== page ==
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CLIL as the Way to Catch Students’ Attention

5 months ago
by Zofia Aktonorowicz-Sobótka

Have you ever wondered what your “ideal” class would look like? Imagine entering the classroom with your students eager to listen and immediately perform all the tasks you had prepared for them. Imagine teaching students who understand everything you explain the first time through and politely sit still without murmuring or disturbing you. Imagine not having to throw in special lessons designed to entertain everyone because they do whatever you want them to without complaint. Your approach is teacher-centered, but no matter. It’s working.

On the other hand, think of the worst “nightmare” class. Students running around? No one listening? A lot of noise in the classroom? And poor you losing your temper? Now there is one thing, visible in one and not in the other, that these two situations might have in common. Do you know what it is? Even though their behavior is different, the students might be bored in both cases. After all, most of what they are doing is just listening. And even if you think that the first situation is better, I would not be so sure.

As teachers, we should give our students opportunities to learn and think critically. What is more, we should discover unique ways of inspiring our students to learn. How can we do so? Here comes the answer. It is a four-letter answer that totally changed how I teach: C L I L. Content and Language Integrated Learning (CLIL) is an approach that concentrates both on content and additional language simultaneously (Coyle, Hood, & Marsh, 2010).


As explained in the FluentU Blog:

CLIL is simply the teaching of subjects to students in a language that is not their own… Just as “integrated” suggests, a CLIL class hits two birds with one stone: the subject matter and the target language. But let’s be clear, CLIL is not a language class. It’s a subject class taught in a certain tongue. While students are learning about the subject matter, they’re also learning a new language alongside it.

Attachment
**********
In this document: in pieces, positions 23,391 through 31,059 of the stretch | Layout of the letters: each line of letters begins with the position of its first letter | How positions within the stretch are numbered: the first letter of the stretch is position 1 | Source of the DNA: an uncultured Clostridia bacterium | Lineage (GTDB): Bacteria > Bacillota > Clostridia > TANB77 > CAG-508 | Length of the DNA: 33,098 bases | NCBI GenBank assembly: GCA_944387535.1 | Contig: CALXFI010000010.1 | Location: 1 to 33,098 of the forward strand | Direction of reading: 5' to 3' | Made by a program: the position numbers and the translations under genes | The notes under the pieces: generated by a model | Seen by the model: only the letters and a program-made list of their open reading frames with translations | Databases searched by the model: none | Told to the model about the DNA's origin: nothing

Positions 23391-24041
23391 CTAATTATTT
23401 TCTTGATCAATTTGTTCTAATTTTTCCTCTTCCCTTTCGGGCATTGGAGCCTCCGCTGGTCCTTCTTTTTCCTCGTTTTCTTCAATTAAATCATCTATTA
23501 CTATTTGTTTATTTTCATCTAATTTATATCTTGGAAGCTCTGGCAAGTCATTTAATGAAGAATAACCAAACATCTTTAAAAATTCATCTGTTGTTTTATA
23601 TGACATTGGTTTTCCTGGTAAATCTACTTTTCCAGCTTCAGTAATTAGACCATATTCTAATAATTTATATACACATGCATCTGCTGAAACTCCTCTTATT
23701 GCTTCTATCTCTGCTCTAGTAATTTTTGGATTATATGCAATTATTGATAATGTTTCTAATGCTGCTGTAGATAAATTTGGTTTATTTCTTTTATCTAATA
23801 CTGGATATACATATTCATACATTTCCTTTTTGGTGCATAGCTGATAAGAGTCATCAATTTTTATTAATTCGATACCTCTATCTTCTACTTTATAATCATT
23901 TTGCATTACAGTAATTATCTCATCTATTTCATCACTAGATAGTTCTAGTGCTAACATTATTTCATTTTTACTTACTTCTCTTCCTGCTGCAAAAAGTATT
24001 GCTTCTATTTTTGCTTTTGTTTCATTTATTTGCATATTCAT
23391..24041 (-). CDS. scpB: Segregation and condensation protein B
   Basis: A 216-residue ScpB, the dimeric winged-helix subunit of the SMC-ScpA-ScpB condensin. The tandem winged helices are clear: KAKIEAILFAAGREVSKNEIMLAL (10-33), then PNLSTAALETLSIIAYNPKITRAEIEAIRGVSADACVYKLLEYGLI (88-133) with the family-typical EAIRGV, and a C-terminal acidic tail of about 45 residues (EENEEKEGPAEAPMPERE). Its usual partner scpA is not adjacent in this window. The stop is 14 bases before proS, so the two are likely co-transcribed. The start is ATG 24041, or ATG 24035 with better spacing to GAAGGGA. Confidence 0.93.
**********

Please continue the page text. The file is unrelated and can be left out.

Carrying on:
It is a great way to get away from a focus on language. It is also a way to integrate real-life problems, teach critical thinking, and bring the world inside the school walls.

When you enter the classroom, you just have a few seconds to catch your students’ attention. No more, just a few seconds. Try starting a lesson asking your students what they think about the latest news. Or ask them to figure out how deforestation will change their lives. Start with something extraordinary that will start your lesson with a challenge. Using a little bit of CLIL – even if it is just to start your lesson and catch students’ attention – will change the way your students think. And that’s it – whether they are bored or not depends on how you begin.



Zofia Aktonorowicz-Sobótka is a graduate of Warsaw University, Faculty of Education and European Studies, who received Master’s degrees from the two faculties in July this year. She is the author of an E-portfolio website:, which combines work, curiosity, and development on the unique way of becoming a teacher, and is interested in CLIL, early immersion programs and Multiple Intelligences.



Coyle, D., Hood, P., & Marsh, D. (2010). CLIL: Content and Language Integrated Learning. Cambridge, UK: Cambridge University Press.


The article was first published to the Bulletin of the  JALT Brain and Education SIG, Volume 5, Issue 1, ISSN 2434-1002, January 2019




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